You put far too much faith in your memory of how movies looked in a theater 20-30 years ago. You will not want to acknowledge this, but film grain actually tends to be less noticeable on a theater screen to most audiences, because the we've been psychologically conditioned to expect grain as part of the theatrical experience. Therefore, the viewer tunes it out.
What a lot of hogwash that is. I guess it would depend on the viewer, and what their mindset is at the time of the experience, how sophisticated their aesthetics about movies themselves. In my own experience, I took great notice of things like grain. And as I've mentioned before, the scene of Igor's first closeup was suddenly awash in noticable grain, which is now gone from the Blu-ray disc. I noticed the grain density increased in scenes of The Exorcist, in which it was used in a dream sequence. I noticed the nearly constant shift in film stock in Oliver Stone's U Turn, and how without it the movie wasn't that interesting in SD. I noticed the change more recently in Casino Royale. You did notice that, didn't you, that the pre-credit sequence was in a very grainy black-&-white? As an adult, I've been very much aware of these things, because photography was my hobby, from the age of sixteen. I wasn't an expert, but I had a keen eye for the work of others. That's how I can depend on my memory. I remember my reactions, and I remember specific things that more than prove my point. Anyone with a modicum of critical skills can follow my reasoning with no effort.

I can't imagine how big of a pompous ass you'd have to be to speak for the experience of so many filmgoers in such a general way. The more you write, the dumber you look. There's natural grain and there's erroneous grain. You sound like you're on the verge of admitting that the grain is unnatural, so you've shifted the topic to whether or not I'm wrong about why there's so much grain. I'm only looking for an explanation, and I'm taking an educated guess. I believe studios use sharpening tools. Why not? They use other techniques to scrub out grain. Why would they say using DNR is okay, but a sharpening tool is not?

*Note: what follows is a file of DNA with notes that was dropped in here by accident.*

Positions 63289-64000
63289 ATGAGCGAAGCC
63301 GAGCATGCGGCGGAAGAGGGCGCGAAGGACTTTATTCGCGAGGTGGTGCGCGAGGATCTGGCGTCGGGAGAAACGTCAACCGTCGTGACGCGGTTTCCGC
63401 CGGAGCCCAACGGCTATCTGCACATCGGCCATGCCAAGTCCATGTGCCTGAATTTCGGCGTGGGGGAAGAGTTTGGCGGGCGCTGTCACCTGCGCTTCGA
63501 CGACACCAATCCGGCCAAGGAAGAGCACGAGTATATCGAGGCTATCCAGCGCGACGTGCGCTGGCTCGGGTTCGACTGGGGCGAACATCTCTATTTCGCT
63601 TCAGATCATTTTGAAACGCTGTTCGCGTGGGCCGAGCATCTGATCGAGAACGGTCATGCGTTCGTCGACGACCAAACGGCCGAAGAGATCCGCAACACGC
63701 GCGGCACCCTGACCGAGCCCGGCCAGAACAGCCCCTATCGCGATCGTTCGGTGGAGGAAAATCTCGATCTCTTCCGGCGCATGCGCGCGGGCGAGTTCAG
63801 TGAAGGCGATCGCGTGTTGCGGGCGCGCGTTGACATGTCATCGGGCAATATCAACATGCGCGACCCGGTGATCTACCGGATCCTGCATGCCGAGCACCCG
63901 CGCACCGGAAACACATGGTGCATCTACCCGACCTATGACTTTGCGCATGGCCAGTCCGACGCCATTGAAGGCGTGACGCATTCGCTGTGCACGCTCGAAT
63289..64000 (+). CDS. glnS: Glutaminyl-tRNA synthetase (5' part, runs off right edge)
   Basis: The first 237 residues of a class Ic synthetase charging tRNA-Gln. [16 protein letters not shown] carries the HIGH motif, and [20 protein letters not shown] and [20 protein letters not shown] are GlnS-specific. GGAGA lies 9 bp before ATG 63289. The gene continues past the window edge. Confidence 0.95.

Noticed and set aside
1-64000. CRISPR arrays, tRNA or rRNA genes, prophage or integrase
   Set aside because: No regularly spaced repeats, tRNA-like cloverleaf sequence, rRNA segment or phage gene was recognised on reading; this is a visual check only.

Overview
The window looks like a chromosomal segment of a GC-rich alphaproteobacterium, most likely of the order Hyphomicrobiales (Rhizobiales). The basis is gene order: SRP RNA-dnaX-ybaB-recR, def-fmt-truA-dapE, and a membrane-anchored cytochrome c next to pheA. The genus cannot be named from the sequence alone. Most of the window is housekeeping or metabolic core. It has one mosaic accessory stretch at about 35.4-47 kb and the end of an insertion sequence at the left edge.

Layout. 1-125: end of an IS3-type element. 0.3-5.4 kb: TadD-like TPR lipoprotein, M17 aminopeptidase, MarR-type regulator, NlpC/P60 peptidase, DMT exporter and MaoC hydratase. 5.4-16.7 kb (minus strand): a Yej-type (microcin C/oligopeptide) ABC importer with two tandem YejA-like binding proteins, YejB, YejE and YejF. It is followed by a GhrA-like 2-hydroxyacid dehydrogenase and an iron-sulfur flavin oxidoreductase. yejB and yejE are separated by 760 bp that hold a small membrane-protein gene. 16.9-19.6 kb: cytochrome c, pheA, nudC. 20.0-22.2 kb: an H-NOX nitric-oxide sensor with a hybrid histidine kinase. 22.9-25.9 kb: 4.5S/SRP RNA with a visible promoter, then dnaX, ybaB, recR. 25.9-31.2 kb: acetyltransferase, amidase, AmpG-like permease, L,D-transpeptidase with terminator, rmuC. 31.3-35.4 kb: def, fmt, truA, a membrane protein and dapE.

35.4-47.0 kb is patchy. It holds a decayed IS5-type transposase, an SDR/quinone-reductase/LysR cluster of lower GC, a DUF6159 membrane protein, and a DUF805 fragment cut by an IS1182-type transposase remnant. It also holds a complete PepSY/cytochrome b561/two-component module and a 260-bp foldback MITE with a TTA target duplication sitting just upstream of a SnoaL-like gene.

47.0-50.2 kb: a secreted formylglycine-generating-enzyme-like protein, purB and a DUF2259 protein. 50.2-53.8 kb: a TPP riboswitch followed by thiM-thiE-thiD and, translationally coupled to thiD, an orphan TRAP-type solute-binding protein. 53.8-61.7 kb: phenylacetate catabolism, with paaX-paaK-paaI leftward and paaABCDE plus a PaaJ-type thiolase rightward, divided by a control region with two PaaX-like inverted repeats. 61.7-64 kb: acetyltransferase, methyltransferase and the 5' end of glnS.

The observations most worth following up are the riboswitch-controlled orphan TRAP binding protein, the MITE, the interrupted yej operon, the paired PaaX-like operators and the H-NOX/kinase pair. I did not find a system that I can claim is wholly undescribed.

Get back to me when you decide to be consistent.
alric1212192 is offline  
Old 10-31-08, 07:30 AM
  #17  
Cool New Member
Thread Starter
 
Join Date: Oct 2008
Location: Biloxi, Mississippi
Posts: 27
Originally Posted by JMK View Post
The reason I mentioned both the softness and the grain in this particular review is because younger viewers especially seem to expect digital perfection, even of older movies. Those of us of a certain age know that in the 70s and 80s especially, grain and softness were the norm.
I watched about twenty minutes of Body Heat last night, and I was very impressed with the look and the sound. The grain was natural, and in fact, I think the only reason I noticed it at all is because I was watching to gauge its presence. This is a very good transfer, and I'll definitely be adding it to my collection.

And I've never seen any of the principals discussing this film before, and it was interesting to hear -- as usual -- how all of this came together and all of the creative touches that lent to its perfection. At the time of its release, the general reaction was one of indifference, and we didn't have all of these outlets for discussion. I loved it right away, and looking back, I think it was probably the very first time I'd ever reacted deeply to noir. I can remember watching Spartacus as a child and crying; I remember watching The Days of Wine and Roses and feeling despair. But I don't recall watching a movie of that type and being so intrigued.

And it didn't hurt that it was smoldering nearly constantly during Turner's screen time.
alric1212192 is offline  
Old 10-31-08, 09:53 AM
  #18  
DVD Talk Legend
 
Josh Z's Avatar
 
Join Date: Dec 2001
Location: Boston
Posts: 11,153
Originally Posted by alric1212192 View Post
I can't imagine how big of a pompous ass you'd have to be to speak for the experience of so many filmgoers in such a general way. The more you write, the dumber you look.